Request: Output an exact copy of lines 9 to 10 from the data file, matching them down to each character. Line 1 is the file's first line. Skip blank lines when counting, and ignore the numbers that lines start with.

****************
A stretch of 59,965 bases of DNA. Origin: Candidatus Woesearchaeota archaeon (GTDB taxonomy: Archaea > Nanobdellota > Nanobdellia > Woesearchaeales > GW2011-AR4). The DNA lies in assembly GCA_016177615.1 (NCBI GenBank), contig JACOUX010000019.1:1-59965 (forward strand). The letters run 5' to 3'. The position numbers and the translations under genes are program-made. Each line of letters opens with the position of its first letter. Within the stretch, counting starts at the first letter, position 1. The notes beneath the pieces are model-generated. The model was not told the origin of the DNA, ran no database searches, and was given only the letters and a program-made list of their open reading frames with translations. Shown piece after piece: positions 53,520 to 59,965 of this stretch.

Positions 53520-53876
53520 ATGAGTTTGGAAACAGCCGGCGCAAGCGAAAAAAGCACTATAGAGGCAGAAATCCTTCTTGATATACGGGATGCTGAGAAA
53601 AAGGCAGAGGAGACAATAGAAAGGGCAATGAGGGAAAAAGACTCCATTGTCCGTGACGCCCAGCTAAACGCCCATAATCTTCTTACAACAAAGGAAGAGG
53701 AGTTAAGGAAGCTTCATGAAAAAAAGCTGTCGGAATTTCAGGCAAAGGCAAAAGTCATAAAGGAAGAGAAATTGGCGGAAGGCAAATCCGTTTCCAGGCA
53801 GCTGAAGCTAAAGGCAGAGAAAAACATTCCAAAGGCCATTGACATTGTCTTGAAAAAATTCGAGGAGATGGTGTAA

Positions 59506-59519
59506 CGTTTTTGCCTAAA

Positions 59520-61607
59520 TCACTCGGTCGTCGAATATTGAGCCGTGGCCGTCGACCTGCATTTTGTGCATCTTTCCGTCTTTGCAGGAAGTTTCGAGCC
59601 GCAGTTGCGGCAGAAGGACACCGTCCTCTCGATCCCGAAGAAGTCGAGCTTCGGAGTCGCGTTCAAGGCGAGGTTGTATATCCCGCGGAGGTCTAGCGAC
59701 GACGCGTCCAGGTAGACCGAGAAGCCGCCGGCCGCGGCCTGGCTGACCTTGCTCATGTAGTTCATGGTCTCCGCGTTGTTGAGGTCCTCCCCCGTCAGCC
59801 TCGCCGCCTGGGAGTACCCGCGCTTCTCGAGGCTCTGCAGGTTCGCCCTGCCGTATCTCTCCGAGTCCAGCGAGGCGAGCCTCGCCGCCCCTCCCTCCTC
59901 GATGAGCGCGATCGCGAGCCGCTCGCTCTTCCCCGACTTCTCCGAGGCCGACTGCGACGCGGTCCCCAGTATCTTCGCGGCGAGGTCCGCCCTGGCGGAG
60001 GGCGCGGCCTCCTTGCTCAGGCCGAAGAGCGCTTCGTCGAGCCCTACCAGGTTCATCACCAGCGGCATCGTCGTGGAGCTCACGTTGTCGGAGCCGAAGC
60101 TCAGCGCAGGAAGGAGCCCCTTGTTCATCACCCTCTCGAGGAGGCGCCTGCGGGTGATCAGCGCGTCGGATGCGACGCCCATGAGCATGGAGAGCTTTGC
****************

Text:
Positions 59520-61607
59520 TCACTCGGTCGTCGAATATTGAGCCGTGGCCGTCGACCTGCATTTTGTGCATCTTTCCGTCTTTGCAGGAAGTTTCGAGCC